I live in Cardiff by the Sea, California. My dad taught me to use a film camera when I was in high school. I lost interest in photography when I moved away from home and couldn’t use his nice cameras any more. Digital photography left me cold, except for family photos. A few years ago I took up printmaking (old school style, lithography and intaglio). Someone suggested I try a darkroom photography class and I fell in love again. I find a lot of crossover in the way I see and create images in the two media. I own about 10 cameras but only regularly use a few. I like to shoot scenery and environments, especially when I travel. Occasionally I do some street style photography. I love experimenting with different films, cross processing, film souping, the crazier the better! I am very happy to have found this great community of like minded people.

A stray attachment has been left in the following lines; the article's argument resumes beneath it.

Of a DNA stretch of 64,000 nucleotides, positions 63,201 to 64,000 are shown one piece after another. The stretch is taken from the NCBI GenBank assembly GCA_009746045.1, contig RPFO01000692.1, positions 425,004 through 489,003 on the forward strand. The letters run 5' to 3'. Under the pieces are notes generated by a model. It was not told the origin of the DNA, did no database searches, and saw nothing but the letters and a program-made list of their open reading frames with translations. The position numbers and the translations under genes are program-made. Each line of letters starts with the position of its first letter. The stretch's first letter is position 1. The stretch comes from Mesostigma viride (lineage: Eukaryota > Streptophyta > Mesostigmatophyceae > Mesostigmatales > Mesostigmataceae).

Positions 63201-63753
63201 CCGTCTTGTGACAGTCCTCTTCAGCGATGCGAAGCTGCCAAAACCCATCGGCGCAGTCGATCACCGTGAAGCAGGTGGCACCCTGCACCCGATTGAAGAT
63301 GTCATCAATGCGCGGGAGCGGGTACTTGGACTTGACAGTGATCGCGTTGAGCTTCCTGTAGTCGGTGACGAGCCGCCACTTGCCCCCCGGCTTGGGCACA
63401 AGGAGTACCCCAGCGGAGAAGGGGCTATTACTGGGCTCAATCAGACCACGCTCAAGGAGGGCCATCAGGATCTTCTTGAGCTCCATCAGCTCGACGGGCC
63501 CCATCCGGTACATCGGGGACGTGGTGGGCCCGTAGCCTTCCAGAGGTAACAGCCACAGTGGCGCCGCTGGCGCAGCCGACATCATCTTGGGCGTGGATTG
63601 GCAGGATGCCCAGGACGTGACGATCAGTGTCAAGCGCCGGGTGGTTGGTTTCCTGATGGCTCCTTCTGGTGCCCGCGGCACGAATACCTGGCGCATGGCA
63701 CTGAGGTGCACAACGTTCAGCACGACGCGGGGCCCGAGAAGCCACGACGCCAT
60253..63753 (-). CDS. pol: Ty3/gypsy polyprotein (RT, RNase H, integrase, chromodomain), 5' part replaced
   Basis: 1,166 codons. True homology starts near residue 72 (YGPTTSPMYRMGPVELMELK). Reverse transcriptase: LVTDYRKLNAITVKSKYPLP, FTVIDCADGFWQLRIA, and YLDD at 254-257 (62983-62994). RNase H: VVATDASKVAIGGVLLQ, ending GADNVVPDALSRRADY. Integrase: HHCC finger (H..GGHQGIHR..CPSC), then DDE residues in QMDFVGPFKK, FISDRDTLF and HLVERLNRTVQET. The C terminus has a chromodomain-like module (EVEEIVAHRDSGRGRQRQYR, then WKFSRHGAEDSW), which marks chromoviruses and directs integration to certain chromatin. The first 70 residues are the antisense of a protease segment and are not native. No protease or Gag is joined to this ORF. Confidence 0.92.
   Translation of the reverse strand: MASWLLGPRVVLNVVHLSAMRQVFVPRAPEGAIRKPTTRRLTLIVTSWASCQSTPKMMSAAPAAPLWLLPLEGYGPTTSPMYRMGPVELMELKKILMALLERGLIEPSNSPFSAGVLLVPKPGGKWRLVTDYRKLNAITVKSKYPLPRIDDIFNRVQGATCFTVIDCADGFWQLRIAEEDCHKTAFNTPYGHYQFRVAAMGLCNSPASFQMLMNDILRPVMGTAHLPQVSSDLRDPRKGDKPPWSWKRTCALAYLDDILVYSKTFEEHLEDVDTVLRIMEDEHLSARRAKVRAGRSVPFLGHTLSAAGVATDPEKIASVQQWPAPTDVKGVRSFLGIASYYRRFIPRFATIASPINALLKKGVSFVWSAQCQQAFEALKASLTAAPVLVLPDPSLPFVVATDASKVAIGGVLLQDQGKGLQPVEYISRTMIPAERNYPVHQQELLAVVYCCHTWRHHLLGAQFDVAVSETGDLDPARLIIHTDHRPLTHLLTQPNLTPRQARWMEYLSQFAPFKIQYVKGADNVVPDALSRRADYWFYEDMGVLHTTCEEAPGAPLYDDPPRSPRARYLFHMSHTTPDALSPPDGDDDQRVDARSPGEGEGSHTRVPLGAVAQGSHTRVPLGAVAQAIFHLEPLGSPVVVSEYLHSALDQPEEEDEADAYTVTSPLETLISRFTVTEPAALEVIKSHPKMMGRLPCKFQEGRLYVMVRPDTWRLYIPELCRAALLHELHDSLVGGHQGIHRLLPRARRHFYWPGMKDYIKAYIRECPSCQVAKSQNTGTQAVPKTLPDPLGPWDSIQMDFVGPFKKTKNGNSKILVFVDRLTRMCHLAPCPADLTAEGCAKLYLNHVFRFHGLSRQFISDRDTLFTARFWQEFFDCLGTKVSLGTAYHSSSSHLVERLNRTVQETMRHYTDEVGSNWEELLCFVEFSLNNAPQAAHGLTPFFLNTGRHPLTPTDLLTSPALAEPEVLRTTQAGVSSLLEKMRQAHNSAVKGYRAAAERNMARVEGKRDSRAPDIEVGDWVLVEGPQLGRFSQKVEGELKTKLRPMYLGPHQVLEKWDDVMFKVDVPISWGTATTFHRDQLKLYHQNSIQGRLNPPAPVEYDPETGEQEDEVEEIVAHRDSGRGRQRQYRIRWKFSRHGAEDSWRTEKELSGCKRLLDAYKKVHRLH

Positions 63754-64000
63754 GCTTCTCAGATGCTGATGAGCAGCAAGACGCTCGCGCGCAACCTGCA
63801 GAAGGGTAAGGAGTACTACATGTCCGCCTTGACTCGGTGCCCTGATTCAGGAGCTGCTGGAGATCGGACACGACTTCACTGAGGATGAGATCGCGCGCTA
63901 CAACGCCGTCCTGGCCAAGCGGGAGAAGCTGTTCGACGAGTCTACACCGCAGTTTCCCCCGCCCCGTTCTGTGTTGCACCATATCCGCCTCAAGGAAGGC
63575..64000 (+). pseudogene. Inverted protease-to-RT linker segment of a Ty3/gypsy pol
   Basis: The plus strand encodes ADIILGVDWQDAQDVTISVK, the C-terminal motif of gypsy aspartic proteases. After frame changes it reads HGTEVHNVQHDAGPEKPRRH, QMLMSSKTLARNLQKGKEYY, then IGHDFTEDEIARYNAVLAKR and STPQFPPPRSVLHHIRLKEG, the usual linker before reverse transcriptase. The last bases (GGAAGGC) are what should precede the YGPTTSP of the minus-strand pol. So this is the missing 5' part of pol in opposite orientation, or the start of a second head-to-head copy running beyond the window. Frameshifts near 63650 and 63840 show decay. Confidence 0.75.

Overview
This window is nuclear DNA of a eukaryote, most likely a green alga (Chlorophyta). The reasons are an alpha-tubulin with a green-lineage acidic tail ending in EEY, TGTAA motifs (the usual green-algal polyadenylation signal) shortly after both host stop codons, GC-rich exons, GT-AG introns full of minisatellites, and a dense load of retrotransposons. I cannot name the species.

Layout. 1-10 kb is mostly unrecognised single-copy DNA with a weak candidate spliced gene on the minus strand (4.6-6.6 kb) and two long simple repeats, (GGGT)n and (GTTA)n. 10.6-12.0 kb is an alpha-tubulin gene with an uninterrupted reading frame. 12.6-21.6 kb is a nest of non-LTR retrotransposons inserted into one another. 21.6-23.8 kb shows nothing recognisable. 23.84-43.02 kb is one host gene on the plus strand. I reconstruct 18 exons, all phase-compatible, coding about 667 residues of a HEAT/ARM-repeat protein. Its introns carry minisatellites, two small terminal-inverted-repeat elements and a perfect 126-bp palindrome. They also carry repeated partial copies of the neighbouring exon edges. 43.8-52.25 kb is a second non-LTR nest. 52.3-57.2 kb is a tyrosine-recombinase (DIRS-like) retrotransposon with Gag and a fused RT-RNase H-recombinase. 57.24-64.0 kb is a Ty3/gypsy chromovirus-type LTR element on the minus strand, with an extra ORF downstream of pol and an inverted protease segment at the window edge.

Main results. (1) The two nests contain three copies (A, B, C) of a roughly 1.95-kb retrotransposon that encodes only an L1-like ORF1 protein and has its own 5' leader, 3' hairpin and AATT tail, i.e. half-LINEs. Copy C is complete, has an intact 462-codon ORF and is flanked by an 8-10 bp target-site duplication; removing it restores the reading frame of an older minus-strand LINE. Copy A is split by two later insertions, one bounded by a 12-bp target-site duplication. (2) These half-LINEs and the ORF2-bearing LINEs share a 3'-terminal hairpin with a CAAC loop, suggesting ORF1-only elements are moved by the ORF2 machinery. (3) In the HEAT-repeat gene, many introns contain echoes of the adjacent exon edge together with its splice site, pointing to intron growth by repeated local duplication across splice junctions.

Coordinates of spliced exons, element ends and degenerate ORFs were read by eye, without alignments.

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Chaos: Barbara Murray curates this week's Photostream.
No, this isn't a meal you've not heard of, this is film soup: chemically altering the film to produce unexpected results. The process though can appear quite confusing and daunting to first timers, so hopefully this article will help clear up some questions you might have.
Travel and film photography are a perfect match for me. Ever since I came home from Machu Picchu with amazing Lomochrome purple images I have been excited about the opportunities that film holds for reinventing travel photography. Instead of trying to replicate on film the already perfect digital images available on every travel website I use my cameras and film to seek a unique perspective on my destination.
In July I took a brief but glorious road trip through the Badlands, Black Hills and part of Montana.